That latest warning from your Facebook friends is a hoax, officials say

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As of now, ignore the "Got Another Friend Request from You" message.

Facebook told the Washington Post that cloning is of course a real thing, but the high numbers of messages being sent means it is only a hoax.

Still, what's unusual is that people are (perhaps absentmindedly) sharing a message that includes the words "I actually got another friend request from you", even when they received no such fraudulent friend request. Please DO NOT accept a 2nd friend request from "me".

Facebook users have been receiving messages from their friends warning that there could be a scheme to hack and clone their accounts. Then, the message calls them to forward the message on to their friends.

But not to fear, Facebook accounts are not really being cloned. "Good Luck", reads a common message spreading across Facebook.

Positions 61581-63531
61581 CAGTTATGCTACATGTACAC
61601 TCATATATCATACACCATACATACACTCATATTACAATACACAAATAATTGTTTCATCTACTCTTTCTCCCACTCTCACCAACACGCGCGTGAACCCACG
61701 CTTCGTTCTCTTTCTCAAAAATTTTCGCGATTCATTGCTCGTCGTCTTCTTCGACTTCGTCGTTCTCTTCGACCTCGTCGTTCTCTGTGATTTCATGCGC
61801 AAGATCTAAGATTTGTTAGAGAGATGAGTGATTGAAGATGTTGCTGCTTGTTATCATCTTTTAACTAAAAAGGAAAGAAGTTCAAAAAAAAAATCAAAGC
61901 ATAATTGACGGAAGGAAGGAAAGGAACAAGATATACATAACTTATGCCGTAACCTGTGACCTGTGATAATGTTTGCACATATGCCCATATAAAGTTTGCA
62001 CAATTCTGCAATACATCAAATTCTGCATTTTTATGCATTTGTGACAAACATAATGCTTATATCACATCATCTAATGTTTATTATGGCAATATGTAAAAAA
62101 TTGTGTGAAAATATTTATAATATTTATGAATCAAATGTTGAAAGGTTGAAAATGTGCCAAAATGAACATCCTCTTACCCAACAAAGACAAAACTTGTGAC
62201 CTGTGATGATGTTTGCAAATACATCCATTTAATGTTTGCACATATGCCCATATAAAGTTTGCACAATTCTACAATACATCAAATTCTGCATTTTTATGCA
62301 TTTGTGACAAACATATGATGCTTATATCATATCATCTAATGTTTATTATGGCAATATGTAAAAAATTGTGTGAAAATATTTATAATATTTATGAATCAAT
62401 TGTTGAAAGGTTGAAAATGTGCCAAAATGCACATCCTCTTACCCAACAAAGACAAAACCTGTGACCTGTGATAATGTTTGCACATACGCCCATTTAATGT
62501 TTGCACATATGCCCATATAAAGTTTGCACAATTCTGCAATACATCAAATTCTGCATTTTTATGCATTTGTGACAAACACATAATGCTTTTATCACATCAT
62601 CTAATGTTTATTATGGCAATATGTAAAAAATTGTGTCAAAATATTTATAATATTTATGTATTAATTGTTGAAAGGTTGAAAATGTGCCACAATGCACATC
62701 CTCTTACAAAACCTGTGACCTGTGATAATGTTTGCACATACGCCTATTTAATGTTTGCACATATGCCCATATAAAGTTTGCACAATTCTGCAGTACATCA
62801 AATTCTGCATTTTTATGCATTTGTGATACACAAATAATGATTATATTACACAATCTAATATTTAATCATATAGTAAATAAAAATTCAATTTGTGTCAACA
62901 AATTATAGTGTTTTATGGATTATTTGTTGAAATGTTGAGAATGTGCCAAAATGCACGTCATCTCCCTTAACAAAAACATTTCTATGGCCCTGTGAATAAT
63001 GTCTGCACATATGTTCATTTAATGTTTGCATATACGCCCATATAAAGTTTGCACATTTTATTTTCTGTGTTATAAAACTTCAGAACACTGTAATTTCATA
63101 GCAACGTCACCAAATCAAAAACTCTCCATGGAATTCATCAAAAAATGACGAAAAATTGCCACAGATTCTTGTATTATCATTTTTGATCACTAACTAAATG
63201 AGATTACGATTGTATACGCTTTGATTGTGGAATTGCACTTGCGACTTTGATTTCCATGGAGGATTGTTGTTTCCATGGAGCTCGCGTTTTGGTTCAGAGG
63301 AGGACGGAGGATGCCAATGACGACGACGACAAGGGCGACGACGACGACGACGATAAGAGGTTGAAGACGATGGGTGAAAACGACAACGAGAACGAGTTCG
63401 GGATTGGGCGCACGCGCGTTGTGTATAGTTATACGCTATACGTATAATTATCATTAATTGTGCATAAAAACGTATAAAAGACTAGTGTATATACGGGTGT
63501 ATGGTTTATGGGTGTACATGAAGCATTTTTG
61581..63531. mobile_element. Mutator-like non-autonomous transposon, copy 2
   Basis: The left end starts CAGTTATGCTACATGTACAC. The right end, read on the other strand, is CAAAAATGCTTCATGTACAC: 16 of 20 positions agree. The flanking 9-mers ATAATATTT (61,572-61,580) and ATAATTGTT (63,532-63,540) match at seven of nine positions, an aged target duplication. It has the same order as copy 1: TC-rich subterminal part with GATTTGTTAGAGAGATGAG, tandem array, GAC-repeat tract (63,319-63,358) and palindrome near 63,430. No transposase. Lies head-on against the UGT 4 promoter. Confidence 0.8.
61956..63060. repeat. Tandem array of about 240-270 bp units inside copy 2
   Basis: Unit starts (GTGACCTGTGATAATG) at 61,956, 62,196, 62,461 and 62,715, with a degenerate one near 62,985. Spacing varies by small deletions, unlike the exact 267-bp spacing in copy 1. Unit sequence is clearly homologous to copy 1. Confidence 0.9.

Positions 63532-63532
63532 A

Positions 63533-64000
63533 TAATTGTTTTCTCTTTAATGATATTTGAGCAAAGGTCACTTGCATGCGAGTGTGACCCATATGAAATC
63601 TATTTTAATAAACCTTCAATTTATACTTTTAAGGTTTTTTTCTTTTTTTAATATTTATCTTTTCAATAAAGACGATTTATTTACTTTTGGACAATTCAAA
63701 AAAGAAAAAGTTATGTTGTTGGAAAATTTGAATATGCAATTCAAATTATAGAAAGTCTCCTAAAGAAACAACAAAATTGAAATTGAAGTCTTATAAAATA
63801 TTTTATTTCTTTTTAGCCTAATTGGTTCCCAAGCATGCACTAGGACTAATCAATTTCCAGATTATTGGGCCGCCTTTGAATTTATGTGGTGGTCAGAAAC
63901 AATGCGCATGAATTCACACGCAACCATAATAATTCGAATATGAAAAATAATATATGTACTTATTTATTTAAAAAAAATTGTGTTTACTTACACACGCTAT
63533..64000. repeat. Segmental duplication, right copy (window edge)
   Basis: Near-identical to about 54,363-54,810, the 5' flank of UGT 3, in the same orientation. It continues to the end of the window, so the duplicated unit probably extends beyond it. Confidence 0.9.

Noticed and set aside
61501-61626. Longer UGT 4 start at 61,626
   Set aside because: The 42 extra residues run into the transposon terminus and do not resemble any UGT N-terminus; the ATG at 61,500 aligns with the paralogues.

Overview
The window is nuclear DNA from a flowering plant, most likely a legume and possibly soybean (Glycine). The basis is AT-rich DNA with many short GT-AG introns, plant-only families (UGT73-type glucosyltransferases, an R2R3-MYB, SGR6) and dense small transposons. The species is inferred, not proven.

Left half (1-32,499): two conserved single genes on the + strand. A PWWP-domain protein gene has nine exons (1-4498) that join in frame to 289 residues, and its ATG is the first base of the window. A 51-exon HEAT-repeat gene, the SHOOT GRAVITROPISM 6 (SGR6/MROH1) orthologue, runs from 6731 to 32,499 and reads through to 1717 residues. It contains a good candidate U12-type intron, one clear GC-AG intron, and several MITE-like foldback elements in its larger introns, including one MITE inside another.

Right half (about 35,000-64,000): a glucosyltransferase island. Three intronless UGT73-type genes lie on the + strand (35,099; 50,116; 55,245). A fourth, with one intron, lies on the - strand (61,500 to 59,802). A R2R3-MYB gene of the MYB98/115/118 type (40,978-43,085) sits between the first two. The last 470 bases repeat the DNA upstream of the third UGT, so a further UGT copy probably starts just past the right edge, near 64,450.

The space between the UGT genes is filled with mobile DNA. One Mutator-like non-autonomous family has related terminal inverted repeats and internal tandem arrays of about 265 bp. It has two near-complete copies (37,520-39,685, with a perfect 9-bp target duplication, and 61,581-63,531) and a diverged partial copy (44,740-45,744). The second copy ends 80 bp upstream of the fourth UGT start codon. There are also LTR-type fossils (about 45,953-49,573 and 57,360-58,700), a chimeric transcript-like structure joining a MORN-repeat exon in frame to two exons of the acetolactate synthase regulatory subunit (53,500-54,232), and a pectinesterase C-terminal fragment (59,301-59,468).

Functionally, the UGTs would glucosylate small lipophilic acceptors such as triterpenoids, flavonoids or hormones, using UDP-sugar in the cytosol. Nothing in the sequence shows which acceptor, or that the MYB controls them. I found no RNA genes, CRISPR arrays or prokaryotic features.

According to a Time report, Facebook users were being duped into thinking that their accounts have been cloned.

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"I have requested all who are sending me the "private message" via messenger to stop and just post warnings on their respective walls", the user wrote on her timeline.

A new Facebook scam is making headlines across the country.

"We haven't seen an increase in incoming reports of impersonation (cloned accounts)".

Facebook didn't immediately respond to a request for comment.

By simply searching your name, you can see if your account has in fact been duplicated. Attackers could "seize control" of user accounts through the access tokens, Facebook said.

Of course, it is entirely possible to get hacked on Facebook, and proper measures can and should be taken if you feel as though your account has been compromised.

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